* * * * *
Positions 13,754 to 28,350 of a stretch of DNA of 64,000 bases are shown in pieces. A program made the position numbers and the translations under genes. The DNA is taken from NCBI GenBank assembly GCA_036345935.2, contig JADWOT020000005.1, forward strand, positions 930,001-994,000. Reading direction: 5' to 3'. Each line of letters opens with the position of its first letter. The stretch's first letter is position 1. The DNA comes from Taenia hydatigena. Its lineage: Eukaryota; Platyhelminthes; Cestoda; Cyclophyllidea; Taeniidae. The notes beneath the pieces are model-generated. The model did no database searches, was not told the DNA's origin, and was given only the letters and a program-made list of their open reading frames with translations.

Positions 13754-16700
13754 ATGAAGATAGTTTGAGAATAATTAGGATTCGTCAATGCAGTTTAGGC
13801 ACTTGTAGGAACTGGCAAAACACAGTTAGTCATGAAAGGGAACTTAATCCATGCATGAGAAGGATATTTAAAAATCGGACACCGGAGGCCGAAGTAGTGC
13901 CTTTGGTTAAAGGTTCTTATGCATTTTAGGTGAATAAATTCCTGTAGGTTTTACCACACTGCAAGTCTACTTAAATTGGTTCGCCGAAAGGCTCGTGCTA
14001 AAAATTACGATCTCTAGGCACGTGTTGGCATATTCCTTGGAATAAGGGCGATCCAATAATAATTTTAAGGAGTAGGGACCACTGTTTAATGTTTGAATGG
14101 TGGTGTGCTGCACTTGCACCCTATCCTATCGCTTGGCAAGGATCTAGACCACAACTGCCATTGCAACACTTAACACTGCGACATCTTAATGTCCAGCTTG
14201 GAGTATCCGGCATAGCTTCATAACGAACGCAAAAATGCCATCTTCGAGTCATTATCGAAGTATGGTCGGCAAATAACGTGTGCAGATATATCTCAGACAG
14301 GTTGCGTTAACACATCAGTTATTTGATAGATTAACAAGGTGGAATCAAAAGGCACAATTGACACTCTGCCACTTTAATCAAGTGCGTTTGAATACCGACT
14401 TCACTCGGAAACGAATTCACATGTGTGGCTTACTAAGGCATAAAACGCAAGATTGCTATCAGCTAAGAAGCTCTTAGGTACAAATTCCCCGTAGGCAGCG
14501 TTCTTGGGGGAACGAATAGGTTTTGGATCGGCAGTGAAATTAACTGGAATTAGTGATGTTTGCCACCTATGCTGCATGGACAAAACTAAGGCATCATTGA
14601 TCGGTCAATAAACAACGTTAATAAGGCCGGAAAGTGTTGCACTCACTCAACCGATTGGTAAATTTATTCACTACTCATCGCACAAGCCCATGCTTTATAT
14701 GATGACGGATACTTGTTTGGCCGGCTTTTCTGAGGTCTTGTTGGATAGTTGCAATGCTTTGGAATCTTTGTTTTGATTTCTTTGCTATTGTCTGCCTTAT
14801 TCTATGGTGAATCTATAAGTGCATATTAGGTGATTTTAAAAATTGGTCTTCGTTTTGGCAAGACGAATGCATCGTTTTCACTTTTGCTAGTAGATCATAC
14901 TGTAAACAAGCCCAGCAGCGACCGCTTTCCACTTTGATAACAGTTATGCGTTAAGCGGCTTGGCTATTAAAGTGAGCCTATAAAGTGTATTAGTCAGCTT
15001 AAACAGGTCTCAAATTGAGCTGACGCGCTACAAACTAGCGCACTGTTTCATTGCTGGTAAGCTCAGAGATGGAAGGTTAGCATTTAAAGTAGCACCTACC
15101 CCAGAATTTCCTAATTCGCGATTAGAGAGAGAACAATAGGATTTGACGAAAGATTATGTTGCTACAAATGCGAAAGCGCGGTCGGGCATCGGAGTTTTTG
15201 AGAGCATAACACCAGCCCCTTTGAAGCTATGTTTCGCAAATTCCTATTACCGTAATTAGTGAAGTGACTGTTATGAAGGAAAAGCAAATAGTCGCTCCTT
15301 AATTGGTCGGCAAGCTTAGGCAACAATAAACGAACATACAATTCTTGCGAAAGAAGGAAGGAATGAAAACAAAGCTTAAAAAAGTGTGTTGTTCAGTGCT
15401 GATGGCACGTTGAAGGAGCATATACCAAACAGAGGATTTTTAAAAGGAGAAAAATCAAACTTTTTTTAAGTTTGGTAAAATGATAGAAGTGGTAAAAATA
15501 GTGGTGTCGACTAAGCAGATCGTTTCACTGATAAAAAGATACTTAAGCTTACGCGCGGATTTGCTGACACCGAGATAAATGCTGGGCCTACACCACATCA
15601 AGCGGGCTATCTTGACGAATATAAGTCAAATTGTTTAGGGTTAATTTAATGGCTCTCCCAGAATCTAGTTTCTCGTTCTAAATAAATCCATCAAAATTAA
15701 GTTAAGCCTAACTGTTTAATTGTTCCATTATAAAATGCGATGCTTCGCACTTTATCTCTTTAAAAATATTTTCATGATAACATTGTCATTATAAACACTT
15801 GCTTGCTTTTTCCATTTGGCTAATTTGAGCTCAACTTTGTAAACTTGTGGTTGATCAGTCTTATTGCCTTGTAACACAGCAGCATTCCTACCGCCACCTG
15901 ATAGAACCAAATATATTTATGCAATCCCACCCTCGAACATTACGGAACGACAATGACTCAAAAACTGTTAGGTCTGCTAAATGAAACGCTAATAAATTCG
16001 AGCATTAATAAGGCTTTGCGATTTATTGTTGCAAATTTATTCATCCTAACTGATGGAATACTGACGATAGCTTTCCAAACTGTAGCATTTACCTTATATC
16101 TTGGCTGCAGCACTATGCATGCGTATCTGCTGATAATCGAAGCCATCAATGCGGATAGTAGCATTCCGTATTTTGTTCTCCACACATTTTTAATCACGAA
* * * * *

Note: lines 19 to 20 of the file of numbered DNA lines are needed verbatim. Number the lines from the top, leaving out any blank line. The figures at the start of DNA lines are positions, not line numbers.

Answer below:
15301 AATTGGTCGGCAAGCTTAGGCAACAATAAACGAACATACAATTCTTGCGAAAGAAGGAAGGAATGAAAACAAAGCTTAAAAAAGTGTGTTGTTCAGTGCT
15401 GATGGCACGTTGAAGGAGCATATACCAAACAGAGGATTTTTAAAAGGAGAAAAATCAAACTTTTTTTAAGTTTGGTAAAATGATAGAAGTGGTAAAAATA